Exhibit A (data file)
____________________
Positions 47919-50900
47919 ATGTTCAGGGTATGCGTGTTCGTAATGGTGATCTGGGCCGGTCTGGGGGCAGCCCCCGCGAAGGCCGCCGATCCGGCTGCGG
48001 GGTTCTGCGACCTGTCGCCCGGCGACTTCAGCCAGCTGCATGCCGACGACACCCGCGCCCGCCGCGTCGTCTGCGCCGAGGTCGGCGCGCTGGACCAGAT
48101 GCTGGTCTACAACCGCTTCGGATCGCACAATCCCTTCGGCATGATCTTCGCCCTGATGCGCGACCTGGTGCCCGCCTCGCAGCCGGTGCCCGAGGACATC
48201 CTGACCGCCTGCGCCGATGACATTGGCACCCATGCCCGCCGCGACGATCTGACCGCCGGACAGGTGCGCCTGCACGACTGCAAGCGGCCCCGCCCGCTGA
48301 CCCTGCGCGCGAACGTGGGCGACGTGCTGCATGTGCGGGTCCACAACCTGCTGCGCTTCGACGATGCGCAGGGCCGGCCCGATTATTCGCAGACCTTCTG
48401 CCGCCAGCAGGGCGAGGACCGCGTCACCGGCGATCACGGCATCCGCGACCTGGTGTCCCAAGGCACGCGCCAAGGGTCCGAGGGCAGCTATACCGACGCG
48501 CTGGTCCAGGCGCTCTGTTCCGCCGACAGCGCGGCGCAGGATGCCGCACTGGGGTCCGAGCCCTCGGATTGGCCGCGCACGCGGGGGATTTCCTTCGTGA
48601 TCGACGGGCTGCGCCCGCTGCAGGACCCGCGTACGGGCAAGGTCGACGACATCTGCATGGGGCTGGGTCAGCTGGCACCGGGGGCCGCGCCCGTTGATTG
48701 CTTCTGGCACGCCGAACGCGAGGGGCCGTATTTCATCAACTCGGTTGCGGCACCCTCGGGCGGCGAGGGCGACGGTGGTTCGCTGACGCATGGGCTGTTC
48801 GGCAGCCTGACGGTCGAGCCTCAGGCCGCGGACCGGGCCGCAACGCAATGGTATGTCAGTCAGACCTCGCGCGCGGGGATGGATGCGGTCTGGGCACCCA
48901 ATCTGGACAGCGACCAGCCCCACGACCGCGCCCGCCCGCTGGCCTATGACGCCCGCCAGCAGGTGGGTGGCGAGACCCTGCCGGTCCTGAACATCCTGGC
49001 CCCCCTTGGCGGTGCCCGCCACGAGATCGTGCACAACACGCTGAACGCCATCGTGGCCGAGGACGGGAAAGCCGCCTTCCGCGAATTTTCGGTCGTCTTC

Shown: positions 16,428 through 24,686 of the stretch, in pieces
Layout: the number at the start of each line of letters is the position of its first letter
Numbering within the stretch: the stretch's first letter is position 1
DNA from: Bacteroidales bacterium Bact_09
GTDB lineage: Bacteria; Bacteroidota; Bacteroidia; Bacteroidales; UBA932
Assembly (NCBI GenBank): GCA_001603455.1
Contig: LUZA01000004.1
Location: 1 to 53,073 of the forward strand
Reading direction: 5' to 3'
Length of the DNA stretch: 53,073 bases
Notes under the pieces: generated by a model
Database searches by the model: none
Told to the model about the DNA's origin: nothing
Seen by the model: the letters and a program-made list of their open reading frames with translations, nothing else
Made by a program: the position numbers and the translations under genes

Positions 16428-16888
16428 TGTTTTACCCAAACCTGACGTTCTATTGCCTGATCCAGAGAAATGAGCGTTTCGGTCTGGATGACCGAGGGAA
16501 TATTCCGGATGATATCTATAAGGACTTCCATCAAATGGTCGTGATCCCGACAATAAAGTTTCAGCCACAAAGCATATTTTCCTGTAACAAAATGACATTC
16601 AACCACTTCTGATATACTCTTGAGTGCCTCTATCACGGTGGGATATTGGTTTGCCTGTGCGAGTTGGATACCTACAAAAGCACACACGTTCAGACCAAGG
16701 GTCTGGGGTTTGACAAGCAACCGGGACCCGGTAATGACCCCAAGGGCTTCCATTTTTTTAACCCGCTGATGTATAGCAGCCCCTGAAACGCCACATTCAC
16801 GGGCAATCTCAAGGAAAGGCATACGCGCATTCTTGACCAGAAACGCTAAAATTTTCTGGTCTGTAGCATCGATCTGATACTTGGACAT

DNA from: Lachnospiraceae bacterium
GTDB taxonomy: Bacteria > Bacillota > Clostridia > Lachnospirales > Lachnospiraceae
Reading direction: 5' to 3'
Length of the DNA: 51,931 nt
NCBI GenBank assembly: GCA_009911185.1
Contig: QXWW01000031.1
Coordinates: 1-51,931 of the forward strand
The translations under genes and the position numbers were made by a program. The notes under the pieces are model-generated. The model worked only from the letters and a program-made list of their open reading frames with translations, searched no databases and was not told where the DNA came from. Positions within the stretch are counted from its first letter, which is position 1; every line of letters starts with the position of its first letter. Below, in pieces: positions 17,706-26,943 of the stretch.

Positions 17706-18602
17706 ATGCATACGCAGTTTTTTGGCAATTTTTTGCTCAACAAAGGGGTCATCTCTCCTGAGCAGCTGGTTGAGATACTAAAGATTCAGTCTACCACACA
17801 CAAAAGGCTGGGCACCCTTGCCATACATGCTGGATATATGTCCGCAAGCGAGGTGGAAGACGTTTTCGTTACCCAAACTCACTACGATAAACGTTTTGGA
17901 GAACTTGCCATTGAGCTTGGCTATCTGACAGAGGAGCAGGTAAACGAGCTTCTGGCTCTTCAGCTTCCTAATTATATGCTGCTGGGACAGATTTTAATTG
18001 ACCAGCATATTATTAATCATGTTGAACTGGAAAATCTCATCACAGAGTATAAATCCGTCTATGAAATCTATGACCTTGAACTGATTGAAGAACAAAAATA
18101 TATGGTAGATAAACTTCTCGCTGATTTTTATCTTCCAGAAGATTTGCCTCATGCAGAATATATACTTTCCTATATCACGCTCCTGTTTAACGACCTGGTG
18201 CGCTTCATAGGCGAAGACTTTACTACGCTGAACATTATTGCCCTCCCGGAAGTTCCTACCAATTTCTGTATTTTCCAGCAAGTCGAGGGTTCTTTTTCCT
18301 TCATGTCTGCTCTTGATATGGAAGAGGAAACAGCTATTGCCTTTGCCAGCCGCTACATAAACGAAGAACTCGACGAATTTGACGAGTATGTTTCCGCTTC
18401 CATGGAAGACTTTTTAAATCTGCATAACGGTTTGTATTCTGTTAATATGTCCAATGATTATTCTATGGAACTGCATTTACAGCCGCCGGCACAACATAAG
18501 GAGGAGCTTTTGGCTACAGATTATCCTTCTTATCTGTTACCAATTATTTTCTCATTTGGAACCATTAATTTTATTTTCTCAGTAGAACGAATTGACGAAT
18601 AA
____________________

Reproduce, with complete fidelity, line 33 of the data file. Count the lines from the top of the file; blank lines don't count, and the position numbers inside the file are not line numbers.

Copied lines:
16701 GTCTGGGGTTTGACAAGCAACCGGGACCCGGTAATGACCCCAAGGGCTTCCATTTTTTTAACCCGCTGATGTATAGCAGCCCCTGAAACGCCACATTCAC